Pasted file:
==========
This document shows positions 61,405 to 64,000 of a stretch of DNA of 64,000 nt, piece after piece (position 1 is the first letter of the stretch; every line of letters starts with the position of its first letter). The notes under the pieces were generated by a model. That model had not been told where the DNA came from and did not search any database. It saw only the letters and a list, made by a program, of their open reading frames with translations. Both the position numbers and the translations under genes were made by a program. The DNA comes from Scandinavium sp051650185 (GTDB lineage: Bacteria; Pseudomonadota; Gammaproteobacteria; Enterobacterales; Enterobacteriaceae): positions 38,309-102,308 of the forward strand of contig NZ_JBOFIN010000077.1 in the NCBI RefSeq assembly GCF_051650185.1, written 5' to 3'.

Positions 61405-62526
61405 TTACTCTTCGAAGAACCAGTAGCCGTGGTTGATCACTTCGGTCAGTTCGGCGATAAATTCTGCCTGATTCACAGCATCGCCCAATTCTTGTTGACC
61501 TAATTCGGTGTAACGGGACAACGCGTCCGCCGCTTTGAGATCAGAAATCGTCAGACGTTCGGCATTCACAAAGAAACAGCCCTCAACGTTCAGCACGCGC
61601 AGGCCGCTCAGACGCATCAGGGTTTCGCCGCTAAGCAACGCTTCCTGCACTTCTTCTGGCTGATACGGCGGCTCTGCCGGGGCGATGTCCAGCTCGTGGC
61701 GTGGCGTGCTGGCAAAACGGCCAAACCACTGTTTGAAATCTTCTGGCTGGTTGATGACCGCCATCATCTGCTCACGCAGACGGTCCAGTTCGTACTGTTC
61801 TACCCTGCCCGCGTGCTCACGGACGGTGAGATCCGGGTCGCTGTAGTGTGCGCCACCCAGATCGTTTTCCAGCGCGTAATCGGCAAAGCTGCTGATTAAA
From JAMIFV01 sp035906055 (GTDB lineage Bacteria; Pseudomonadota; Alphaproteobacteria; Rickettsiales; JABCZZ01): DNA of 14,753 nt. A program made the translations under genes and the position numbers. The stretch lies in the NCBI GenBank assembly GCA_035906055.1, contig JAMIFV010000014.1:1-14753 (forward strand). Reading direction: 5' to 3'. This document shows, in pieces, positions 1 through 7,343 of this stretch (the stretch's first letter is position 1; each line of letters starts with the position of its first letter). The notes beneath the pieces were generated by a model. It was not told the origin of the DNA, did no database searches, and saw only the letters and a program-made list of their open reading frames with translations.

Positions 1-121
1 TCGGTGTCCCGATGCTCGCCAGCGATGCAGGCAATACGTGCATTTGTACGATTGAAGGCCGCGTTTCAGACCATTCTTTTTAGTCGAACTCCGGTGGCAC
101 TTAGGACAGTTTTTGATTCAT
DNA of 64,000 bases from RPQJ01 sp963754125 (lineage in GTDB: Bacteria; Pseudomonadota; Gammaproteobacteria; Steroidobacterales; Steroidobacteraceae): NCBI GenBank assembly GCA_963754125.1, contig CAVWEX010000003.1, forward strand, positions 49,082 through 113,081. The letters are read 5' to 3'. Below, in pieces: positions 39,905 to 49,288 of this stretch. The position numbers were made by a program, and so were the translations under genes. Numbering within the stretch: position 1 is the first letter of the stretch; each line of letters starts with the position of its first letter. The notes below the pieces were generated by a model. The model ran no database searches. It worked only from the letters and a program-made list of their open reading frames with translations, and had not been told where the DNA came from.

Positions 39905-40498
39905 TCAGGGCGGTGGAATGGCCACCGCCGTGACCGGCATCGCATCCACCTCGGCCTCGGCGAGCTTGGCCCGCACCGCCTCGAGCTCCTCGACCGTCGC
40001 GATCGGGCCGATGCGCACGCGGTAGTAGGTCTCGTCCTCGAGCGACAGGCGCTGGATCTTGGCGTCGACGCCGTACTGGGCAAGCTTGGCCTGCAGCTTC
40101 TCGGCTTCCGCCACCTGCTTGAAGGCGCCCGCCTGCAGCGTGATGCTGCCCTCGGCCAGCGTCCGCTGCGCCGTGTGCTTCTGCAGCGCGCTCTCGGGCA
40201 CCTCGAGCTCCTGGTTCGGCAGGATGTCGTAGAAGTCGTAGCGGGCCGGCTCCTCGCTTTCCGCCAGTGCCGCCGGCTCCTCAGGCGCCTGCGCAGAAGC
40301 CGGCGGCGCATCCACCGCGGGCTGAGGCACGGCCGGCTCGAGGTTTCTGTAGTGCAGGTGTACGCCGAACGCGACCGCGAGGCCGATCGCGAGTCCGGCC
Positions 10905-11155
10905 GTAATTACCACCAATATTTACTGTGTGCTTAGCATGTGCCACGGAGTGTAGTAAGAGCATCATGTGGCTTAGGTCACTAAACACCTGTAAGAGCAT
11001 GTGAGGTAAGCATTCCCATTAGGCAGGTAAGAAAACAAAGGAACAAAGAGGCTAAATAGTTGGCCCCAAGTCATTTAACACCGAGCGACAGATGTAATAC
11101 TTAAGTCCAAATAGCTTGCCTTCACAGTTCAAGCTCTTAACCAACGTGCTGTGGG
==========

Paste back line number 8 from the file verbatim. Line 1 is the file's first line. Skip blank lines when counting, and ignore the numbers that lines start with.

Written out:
From JAMIFV01 sp035906055 (GTDB lineage Bacteria; Pseudomonadota; Alphaproteobacteria; Rickettsiales; JABCZZ01): DNA of 14,753 nt. A program made the translations under genes and the position numbers. The stretch lies in the NCBI GenBank assembly GCA_035906055.1, contig JAMIFV010000014.1:1-14753 (forward strand). Reading direction: 5' to 3'. This document shows, in pieces, positions 1 through 7,343 of this stretch (the stretch's first letter is position 1; each line of letters starts with the position of its first letter). The notes beneath the pieces were generated by a model. It was not told the origin of the DNA, did no database searches, and saw only the letters and a program-made list of their open reading frames with translations.